Height of the tallest Sumac individual within the Sumac population of a commnity as a
dependent variable provided to be not a good measure of community age. Height of the
Sumac is not infinite and once the trees reach a certain height they are no longer
representative of the age of the community. Several communities or varying area had the
same measure of height.
It is hard to determine the observed pattern of understory species establishment when this
study lacks extensive information on the sumac populations and their respective
understory species, life histories and interactions with other plants and the abiotic
environment. The mechanism by which the Sumac population establishes in a given
location at a specific time is important to the succession of understory vegetation. In a
previous study The Pattern of Tree Seedling Establishment Relative to Staghorn Sumac
Cover in Michigan Old Fields , higher turnover rates at 5- 7 year Sumac community age
classes and year- year fluctuations in seed input or early seedling establishment may have
resulted in a difference in age distrubution of understory tree seedling establishment. The
results of my study may have been influenced by properties of specific Sumac
community age classes, annual changes in dispersal of seeds and establishment of seeds
that were dispersed as understory vegetation.
In this same study they found that within the two different aged fields, 10-year and 16year-old abandoned fields in Michigan, density of hardwood seedlings was
significantly higher under the sumac canopy compared to lacking sumac area. This
findings of thits study relate to the results of my study because community age may not
be the determining factor for understory species richness or density in a Sumac
community. Based on this studies previoius findings, it is not reasonable to assume that
Sumac canopy increases with community age. Canopy coverage may provide a better
gradient than community age for measuring differences in understory species richness. In
addition, the previous study finds that density of trees in old abandoned Michigan fields
increased with increased sumac cover. This finding suggests that certain species density,
such as the trees in this study, may be affected by overall Sumac cover more than others.
The same study states that “the most important effect of sumac is the change in ground
cover which occurs as sumac becomes established.” The study summarizes that
rhizomatous herbaceous perennials and plant species that are considered allelopathic
became early dominant species in the abandoned Michigan fields. Once the Sumac plants
became established and spread through clonal roog growth the vegtation under the
developing Shrub canopy changed greatly. “The authors reported that both allelopathy
and shade significantly reduced the number of prairie plant seedlings, allowing invasion
by tree seedlings.” The study’s finding suggests that Sumac understory species richness
relative to canopy coverage is species dependent. My study methods did not classify
species within the 0.25 m2 sampling quadrat. The results of my study may have not been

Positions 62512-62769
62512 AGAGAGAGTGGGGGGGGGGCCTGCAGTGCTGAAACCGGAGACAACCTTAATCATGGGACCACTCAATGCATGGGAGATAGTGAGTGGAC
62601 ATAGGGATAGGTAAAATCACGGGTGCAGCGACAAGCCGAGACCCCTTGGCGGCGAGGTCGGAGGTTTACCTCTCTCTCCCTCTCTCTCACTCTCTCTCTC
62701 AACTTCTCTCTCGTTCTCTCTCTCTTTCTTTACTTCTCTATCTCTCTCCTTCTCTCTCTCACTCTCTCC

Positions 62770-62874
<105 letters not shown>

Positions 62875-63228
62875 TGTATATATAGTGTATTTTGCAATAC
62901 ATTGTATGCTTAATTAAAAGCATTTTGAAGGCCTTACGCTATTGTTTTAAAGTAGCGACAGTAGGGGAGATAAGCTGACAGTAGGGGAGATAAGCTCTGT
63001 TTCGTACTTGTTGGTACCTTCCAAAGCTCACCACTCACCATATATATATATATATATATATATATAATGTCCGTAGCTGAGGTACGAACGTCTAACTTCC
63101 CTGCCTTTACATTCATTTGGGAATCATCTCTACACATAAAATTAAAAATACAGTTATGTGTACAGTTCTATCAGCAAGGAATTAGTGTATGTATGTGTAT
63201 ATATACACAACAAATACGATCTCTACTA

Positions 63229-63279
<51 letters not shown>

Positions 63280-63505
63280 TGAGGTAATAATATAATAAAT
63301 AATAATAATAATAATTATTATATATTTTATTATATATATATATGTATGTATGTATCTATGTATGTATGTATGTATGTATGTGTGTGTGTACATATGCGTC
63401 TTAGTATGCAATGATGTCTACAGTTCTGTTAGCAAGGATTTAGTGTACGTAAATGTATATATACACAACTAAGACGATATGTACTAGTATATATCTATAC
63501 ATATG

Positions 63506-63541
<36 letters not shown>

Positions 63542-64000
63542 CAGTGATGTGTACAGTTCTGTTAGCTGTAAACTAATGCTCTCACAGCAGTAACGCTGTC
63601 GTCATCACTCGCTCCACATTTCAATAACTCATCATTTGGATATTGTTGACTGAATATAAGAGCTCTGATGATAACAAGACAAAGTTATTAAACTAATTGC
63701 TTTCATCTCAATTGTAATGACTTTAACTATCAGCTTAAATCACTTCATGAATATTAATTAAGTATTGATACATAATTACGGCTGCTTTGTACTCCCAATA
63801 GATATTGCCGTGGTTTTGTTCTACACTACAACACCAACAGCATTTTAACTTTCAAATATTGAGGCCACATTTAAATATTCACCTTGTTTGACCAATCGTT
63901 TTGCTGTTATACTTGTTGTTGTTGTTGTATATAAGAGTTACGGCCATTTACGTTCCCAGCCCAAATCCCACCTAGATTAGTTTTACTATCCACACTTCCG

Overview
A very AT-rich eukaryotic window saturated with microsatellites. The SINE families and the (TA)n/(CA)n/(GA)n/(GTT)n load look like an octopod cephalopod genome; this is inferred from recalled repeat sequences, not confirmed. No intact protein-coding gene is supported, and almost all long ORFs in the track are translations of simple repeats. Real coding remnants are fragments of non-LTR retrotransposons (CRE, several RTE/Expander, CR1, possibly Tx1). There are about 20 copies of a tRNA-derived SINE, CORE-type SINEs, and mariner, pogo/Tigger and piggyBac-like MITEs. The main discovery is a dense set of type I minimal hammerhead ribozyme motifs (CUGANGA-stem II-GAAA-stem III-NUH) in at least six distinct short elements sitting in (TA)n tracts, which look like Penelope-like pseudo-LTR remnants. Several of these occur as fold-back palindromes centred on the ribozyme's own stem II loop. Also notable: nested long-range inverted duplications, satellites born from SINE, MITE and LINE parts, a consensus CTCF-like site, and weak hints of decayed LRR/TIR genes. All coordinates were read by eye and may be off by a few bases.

significat due to variation of species fitness under the Sumac canopy. My study did not
take into account the affect of the Sumac canopy or overstory of the productivity of
Sumac community understory. In another study
Ecological Relationships between Overstory and Understory Vegetation
in Ponderosa Pine Forests of the Southwest suggests that mechanisms of overstory
control of understory vegetation include changes in sunlight quantity reaching the
understory plant layer surface, reduced below-ground resource availability and
interactions of litter depth.
It would have been beneficial in my study to measure the impact of the Sumac overstory
influencing ecological niches and environmental constraints for understory species
richness. I could have measured soil texture, soil moistur, light availability, and litter
depth at each centroid to better understand understory productivity in relation to
Other methods I would use to improve the study:
For my study to provide methods that give a better estimate of the true total understory
species richness of a Sumac community in a given location at a given time, I would
measure Sumac canopy coverage instead of community area and height of the tallest
individual. Although Sumac canopy coverage may not be representative of the true age of
the community, it may provide for 20 selected Sumac communities of variable canopy
coverage that give greater differences in understory species richness. In my measure of
canopy coverage I would account for the other species canopy coverage Another method,
I would change would be the size of the quadrat used in my experieminent. I found it
difficult to use a 0.25 m2 quadrat for a 2000 m2 community area. Due to the difference in
area of each community selected, I could not multiply the species richness within the
0.25m2 quadrat samples to represent a larger sample size.
Fowler, J., Cohen, L., & Jarvis, P. (1998). Practical statistics for field biology (second
ed., pp. 141-147). Chichester, England: John Wiley & Sons.
Smith, T. M., & Smith, R. L. (2012). Elements of ecology (eighth ed., pp. 354-363).
Glenview, IL: Pearson Benjamin Cummings.
Werner, P. A., & Harbeck, A. L. (1982, July). The pattern of tree seedling
establishment relative to staghorn sumac cover in Michigan old fields. The American
Midland Naturalist, 108(1), 124-132. doi:126.96.36.199
Smith, E. (2011, May 2). Ecological relationship between overstory and understory
vegetation in ponderosa pine forest of the southwest. The Nature Conservancy, 4.
Retrieved October 10, 2013